Senzo Mchunu, Cyril Ramaphosa and Edwin Mkhize at the ANC rally in Ezibukweni Sports Field in Jozini. Picture: THULI DLAMINI
Senzo Mchunu, Cyril Ramaphosa and Edwin Mkhize at the ANC rally in Ezibukweni Sports Field in Jozini. Picture: THULI DLAMINI

After more than two days of counting, the ANC has retained a weakened majority on the national ballot with 57.51%.

In 2014, the ANC had received 62.15% of the national vote. This means Cyril Ramaphosa will be the first president to govern with less than 60% electoral support.

The biggest crisis befell the DA, support for which dropped from 22.23% nationally in 2014, to 20.76%.

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The EFF was the only one of the country’s three biggest parties to increase its support nationally from 6.35% in 2014 to 10.79%.

It has retained its position as the official opposition in Limpopo and the North West, and became the official opposition in Mpumalanga following this election.​

The Electoral Commission of SA has been expected to declare the final results at 6pm on Saturday evening.

Voter turnout came in at 65.99% — the lowest to date in SA’s democratic history. This was still high by international standards, as in many established democracies only about 60% of registered voters turn out at election time.

The final results reveal that voters have sent a clear message to both the ANC and the DA that their performance has been disappointing over the past five years.

The ANC under former president Jacob Zuma had been marred by allegations of state capture, corruption and weakening of state institutions, while the DA has found itself with an identity crisis, bleeding votes from the right and the left of its party support.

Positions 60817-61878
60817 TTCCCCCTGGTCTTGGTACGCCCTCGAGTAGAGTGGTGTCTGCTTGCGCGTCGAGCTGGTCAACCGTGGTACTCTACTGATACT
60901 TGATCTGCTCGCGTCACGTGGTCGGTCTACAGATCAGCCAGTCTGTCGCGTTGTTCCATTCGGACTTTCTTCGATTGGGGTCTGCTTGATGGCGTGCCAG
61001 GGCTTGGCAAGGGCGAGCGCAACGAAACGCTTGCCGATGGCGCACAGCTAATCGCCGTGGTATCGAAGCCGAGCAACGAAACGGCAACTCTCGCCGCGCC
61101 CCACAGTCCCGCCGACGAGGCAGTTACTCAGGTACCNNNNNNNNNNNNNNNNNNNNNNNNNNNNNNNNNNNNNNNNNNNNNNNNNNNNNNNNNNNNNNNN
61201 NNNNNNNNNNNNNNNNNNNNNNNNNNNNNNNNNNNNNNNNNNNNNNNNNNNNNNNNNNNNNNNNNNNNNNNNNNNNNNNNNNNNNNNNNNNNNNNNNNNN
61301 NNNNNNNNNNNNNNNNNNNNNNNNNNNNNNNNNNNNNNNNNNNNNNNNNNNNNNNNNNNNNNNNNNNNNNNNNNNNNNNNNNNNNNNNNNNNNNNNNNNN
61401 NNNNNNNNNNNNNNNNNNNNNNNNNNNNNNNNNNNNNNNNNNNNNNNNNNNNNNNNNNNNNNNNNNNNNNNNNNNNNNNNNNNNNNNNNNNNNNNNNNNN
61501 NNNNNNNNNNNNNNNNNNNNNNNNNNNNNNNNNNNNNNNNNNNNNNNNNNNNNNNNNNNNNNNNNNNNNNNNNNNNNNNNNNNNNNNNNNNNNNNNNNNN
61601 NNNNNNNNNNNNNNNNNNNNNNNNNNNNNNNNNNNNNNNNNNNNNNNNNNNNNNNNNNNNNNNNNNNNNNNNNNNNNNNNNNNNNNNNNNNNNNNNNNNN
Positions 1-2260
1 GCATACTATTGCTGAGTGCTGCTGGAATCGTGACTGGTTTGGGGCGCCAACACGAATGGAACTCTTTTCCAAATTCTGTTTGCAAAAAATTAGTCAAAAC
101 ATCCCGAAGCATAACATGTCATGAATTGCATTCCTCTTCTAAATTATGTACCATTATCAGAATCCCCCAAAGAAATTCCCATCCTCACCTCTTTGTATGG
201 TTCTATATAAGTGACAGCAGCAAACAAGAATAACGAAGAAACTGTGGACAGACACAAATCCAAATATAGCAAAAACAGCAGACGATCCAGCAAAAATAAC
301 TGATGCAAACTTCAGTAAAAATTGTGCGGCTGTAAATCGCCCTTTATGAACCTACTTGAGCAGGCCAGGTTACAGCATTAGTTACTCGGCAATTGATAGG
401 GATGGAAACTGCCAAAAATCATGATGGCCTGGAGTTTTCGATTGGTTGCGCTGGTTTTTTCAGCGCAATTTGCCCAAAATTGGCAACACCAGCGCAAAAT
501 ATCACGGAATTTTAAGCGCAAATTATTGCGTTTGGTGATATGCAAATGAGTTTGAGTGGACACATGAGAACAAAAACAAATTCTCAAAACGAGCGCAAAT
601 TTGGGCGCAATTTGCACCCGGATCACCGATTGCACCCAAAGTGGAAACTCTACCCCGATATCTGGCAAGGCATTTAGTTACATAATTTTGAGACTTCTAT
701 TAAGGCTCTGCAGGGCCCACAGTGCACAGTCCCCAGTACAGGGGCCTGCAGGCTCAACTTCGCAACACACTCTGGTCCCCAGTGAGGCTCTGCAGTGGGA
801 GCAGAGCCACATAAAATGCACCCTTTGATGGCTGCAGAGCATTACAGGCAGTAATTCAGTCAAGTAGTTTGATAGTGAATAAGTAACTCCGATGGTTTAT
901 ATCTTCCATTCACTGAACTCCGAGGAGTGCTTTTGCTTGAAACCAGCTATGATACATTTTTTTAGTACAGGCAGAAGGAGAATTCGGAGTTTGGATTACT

Result for the national vote in the 2019 general elections

The DA retained the Western Cape comfortably, but with a much-reduced majority of about 55.45%.

The ANC held onto the other eight of the nine provinces, also with reduced majorities in each of them.

Whether Gauteng will be governed by an ANC majority will, however, have to be determined by the seat allocation.

The IFP retained its fourth position in the National Assembly with 3.38% an increase from the 2.40% it received in 2014.

The FF Plus more than doubled its national support in the 2019 election, receiving 2.38% of the vote compared to 0.9% five years ago.

Bantu Holomisa’s UDM’s national support fell dramatically, from 1% to 0.45%, while COPE continued its electoral decline from 0.67% in 2014 to 0.27%.

The ACDP grew its support from 0.57% in 2014 to 0.84%.

Newcomers the African Transformation Movement and Patricia de Lille’s Good party will make their way to the National Assembly following the election, with 0.44% and 0.40%, respectively.

Others such as trade union Numsa’s Socialist Revolutionary Workers Party, Hlaudi Motsoeneng’s African Content Movement, the SA Capitalist Party and Black First Land First will not be heading to the National Assembly.  

Parties previously represented in Parliament such as Agang and Themba Godi’s African People’s Convention, will not be returning.